Our look at multisport watches continues today with an outdoor-oriented watch from multisport-wrist giant Polar that combines lots of smartwatch features with excellent training tools.
Our Sports Watch reviews in this series include:
After a few years without a new multisport watch, Polar has been busy over the last few years. A couple of years ago we saw the launch of the Vantage V, which remains a premium multi-sport option for triathletes. Then, earlier this year, Polar launched the Grit X, which the company dubs as an “outdoor multisport watch,” but still offers lots of features that will be attractive to triathletes, especially those who like to hit the trails. At the beginning of the summer Polar launched the new Unite fitness watch, too.
Polar has been a staple in the wearable fitness world for over 40 years now. and that legacy is obvious with the Grit X, especially when it comes to heart rate measurement. Using Polar’s Precision Prime sensor fusion technology you get accurate heart rate info from the wrist sensor. That HR data is continuous, so the watch provides info on what your heart is doing all day long, even while sleeping.
Designed to endure even the toughest of conditions, it features 100 m water resistance and military-grade durability, but the engineers at Polar have somehow managed to keep the weight of the Grit X down to just 64 g. Like the Vantage V, the Grit X’s multisport capabilities are impressive – it supports over 130 different sports.
Getting around the Grit X is a breeze thanks to the generous-sized touchscreen. While you can easily navigate around with the five different buttons, even in wet conditions the touchscreen worked really well.
Triathletes will like the swimming features that include the wrist-based HR info, distance, pace, strokes and rest times. Polar was one of the first companies to utilize Bluetooth connectivity for power meters, so, in addition to the regular speed and distance data there are options to get power and cadence info. (You can get a speed sensor for your bike, too, for those times when GPS isn’t available.) For those who like to gun after KOM titles, Strava Live Segments provides real-time data on while biking and running.
Other running features are extensive. Of course there are all the standards like distance, pace, time, altitude and the like. You also have some high-end training monitoring capabilities, including the ability to estimate your running VO2 max and running power measurement (you don’t need a separate foot pod) so you can keep track of your workout intensity. You can upload routes to the watch, too, which will provide turn-by-turn guidance along trails or roads.
The Grit X also offers a new feature called Hill Splitter, which keeps track of your elevation in real time during a run and can help you pace yourself accordingly for long climbing and descending efforts. The FuelWise assistant uses your activity history to help you keep track of your nutrition needs during long efforts, too, and the Grit X will even analyze your energy usage by carbs, proteins and fats. The FitSpark training guide provide workouts based on your training history and current state of recovery.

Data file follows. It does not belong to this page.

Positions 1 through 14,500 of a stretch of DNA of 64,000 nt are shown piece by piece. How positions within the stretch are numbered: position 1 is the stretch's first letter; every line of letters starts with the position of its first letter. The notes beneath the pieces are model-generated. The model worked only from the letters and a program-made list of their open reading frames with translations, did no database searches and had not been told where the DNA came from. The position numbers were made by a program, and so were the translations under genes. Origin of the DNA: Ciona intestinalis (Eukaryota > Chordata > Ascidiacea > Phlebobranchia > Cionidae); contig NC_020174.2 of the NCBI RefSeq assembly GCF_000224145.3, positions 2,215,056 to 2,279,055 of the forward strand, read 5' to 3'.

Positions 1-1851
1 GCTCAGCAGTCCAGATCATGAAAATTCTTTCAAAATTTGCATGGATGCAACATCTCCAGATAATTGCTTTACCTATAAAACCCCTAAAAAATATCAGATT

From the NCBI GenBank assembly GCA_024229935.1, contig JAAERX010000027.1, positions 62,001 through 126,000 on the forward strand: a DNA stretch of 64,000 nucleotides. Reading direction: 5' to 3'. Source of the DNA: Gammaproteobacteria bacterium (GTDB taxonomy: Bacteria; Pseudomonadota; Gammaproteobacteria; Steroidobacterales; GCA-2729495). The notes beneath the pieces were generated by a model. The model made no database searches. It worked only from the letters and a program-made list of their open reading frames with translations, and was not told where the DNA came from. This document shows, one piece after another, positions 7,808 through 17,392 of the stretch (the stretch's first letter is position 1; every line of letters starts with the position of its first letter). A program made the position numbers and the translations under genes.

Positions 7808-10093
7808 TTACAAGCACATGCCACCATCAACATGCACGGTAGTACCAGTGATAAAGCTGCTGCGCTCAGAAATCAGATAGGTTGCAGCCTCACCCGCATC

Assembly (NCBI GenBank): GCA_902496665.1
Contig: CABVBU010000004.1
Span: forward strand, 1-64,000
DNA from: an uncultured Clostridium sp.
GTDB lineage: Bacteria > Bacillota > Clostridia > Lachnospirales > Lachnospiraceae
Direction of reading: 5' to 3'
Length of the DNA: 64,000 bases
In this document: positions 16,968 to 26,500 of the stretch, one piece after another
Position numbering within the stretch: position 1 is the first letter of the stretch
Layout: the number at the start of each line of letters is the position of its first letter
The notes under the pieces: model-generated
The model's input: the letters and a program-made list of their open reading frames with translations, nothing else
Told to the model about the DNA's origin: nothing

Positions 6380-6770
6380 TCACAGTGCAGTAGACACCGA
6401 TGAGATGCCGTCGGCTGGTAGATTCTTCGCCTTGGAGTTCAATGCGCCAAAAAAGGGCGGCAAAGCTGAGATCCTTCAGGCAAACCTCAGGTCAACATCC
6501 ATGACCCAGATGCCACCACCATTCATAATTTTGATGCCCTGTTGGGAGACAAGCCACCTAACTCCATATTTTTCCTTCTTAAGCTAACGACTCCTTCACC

Tracking data is a breeze thanks to the easy connectivity to Polar Flow, an app and web service that syncs with the watch and makes it easy to post workouts to TrainingPeaks and Strava.
Polar hasn’t loaded as many smartwatch features into the Grit X as you might find in other watches, but they’ve done an amazing job with the basics that most athletes will look for. You can pair the watch to your phone through Bluetooth to get notifications. The weather forecast feature provides detailed weather info and a two-day look at what’s ahead.
Surprisingly, despite all this watch does, battery life is an impressive 40 hours with GPS, and you can extend that through power saving features to a whopping 100 hours if need be.
While all that potential info might seem overwhelming, in real life the Grit X is nice because you’ll feel like you’re getting lots out this watch even if you don’t keep track of your VO2 max or utilize the FitSpark training guide because you have your own training program. The interface is really intuitive and you’ll quickly and easily set things up to track swim, bike and run workouts. For those looking for notifications, that set up is a breeze and the weather info on the watch is an excellent feature.
Triathletes with a love of trail running and other outdoor interests will want to have a good look at the Grit X – it truly is a multisport watch with a flair for the outdoors that will has enough features to keep even the most demanding techies happy.